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Did you ever wonder what it would be like to travel in time? In Don't Know Where, Don't Know When by Annette Laing, 12-year old Hannah Dias, her 10-year old brother Alex, and their 11-year old friend Brandon Clark were plucked out of present-time Georgia and dropped in the middle of London during World War II. In London the kids were separated and Brandon was pulled even farther back in time-- to World War I. Before returning home the kids had to find someone named George Braithwaite and find out why he was so important. He was, they learned, the key to getting home. I really loved this book because history was brought to life, I had the sense I was right alongside the characters, and the suspense kept me up reading all night under the covers with a flashlight.

This book combined fact and fiction in a way that was captivating. The fact was layered under the fiction, so there was never too much real world information at one time. The fiction was woven so well into the historical setting that time travel became real. During both World Wars people had to run and hide from bombs. Food was rationed to the point where may were starving or half starving. Children were expected to clean their plate or else.

This book had a great sense of place. Wherever the kids were, I was right alongside them. At one point in the story, the author was describing Brandon's room. I saw it. I envisioned the stacks and stacks of books piled randomly around the room. I visualized the glow-in-the-dark-star stickers slowly peeling off the ceiling. Ditto for England in the 20th Century. I was right next to Alex and Hannah as they walked down the almost deserted country road in 1940. I pictured Mrs. Devenish's old, yet well kept up Victorian house with the small greenhouse in the backyard. I saw Mrs. Devenish, Mrs. D., fixing the kids tea with honey in her small, immaculate kitchen. Then I winced as I saw her face when she realized Hannah had wasted food.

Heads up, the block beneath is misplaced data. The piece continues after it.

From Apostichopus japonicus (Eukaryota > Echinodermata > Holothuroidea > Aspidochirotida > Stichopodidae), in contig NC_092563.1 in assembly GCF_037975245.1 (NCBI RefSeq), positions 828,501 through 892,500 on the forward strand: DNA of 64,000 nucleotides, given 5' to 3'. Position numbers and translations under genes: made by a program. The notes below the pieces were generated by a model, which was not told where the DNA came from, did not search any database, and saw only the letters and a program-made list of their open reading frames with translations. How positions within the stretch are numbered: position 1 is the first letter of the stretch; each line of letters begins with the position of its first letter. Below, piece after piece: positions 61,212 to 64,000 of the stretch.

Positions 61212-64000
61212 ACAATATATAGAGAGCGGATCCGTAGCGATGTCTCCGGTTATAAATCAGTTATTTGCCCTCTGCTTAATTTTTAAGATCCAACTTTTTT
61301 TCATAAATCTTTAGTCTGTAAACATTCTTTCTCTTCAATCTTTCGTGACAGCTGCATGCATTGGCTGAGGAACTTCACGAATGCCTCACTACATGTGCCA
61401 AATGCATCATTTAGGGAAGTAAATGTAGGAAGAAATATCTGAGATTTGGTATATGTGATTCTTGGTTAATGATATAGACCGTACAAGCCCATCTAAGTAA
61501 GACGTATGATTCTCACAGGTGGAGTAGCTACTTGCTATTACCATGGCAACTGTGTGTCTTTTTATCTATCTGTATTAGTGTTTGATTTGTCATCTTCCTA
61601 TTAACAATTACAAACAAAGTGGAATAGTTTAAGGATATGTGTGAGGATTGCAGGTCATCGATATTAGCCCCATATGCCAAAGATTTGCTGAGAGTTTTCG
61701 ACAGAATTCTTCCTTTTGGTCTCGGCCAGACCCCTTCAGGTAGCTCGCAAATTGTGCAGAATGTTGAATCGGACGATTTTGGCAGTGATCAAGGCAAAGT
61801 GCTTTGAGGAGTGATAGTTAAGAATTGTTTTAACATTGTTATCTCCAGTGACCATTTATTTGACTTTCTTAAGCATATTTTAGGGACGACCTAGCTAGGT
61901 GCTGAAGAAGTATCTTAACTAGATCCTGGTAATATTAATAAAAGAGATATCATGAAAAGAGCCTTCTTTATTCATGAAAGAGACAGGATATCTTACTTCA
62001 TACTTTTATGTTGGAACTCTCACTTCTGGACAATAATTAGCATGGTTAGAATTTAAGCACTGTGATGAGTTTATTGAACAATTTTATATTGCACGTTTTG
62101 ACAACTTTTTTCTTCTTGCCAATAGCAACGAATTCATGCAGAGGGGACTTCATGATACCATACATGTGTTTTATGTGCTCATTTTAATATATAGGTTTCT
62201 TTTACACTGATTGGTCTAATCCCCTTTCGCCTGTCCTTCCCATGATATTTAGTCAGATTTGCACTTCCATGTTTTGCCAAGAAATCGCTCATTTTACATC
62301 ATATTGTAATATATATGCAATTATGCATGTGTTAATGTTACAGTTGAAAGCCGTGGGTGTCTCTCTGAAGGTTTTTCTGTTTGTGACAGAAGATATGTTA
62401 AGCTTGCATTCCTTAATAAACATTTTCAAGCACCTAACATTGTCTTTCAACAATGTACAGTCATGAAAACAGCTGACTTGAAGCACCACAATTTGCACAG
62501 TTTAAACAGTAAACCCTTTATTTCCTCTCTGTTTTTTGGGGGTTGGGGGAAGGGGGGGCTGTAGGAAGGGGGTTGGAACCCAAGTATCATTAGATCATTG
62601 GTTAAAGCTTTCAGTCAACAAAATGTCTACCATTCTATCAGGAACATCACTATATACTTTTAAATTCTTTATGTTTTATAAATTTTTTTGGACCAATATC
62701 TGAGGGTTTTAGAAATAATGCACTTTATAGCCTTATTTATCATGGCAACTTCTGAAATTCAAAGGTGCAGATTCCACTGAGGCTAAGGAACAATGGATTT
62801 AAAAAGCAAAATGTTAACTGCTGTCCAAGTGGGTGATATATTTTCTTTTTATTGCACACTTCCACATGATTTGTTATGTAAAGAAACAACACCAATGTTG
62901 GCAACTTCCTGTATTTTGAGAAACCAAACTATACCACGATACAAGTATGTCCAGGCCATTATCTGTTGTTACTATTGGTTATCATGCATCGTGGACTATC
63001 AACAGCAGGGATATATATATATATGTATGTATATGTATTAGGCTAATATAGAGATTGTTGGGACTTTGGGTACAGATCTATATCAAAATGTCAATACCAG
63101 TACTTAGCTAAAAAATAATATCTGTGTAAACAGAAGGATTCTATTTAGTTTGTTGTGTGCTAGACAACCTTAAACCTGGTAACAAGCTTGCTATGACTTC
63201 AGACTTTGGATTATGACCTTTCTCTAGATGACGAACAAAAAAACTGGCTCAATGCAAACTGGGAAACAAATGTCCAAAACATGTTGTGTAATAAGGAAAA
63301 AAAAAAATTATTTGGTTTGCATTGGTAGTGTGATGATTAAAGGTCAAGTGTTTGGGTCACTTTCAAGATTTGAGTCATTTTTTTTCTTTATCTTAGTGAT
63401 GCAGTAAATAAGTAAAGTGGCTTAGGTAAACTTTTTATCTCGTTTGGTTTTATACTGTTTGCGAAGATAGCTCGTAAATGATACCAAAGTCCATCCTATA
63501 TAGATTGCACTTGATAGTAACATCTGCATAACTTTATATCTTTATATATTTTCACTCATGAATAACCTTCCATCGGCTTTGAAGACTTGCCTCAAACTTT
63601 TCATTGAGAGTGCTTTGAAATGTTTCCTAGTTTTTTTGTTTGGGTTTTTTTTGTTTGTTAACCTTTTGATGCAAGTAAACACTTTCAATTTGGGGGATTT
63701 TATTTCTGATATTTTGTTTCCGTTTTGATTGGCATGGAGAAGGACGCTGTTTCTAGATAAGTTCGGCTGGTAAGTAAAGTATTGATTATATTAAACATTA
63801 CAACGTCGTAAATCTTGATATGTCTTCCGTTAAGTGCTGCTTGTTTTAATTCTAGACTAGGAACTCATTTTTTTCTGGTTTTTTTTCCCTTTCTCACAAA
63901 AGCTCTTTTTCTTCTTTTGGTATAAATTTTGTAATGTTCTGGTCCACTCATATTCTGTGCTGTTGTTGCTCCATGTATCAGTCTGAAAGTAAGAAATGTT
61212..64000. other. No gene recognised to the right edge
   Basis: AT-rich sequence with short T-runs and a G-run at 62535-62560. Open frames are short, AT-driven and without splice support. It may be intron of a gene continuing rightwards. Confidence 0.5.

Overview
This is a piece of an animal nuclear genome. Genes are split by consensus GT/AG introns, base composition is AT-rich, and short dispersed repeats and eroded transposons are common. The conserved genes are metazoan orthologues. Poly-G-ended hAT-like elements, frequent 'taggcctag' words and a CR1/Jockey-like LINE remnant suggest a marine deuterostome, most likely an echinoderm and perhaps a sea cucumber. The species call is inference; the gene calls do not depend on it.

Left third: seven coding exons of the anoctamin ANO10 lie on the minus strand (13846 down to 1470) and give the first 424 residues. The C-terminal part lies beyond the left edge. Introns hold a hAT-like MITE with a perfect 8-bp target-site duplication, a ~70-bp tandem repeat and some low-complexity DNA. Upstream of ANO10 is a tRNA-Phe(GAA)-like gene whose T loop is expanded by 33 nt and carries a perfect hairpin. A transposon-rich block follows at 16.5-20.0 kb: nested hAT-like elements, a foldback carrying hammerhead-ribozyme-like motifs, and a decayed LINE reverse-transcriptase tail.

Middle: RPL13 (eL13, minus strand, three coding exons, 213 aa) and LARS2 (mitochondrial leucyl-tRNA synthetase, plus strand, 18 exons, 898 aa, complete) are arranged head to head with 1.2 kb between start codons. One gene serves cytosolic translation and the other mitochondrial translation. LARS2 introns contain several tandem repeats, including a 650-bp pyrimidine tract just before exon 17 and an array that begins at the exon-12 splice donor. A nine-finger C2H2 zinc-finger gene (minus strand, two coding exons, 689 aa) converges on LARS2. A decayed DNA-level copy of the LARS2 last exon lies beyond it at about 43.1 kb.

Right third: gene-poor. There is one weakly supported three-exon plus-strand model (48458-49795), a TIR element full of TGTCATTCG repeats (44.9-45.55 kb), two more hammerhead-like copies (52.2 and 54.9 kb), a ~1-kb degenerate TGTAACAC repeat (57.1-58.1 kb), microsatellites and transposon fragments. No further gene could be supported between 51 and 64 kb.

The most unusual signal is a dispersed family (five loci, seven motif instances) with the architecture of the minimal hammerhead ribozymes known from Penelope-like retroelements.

This book was filled to the brim with suspense. At one point, Hannah was walking by the back of a neighbor's house, tossing around a rock with some of her friends. She lost control of the stone and it shattered a window. As she and her friends were running away through the neighboring woods, they saw a face watching them from an upstairs window. Would she be caught? And for most of the book the kids kept wondering if they would ever find George Braithwaite and be able to return to the present, especially after weeks of 1940's life. I was never sure if they'd return or not.

Don't Know Where, Don't Know When mixed fiction with fact, made me feel that I was in the book, and was so suspensful that I had a hard time putting it down. The main characters reacted to situations in realistic ways. This book also had a unique storyline. In conclusion, Don't Know Where, Don't Know When by Annette Laing was an extraordinary book that had everything: good dialogue, a unique storyline, and characters that will captivate readers of all ages.


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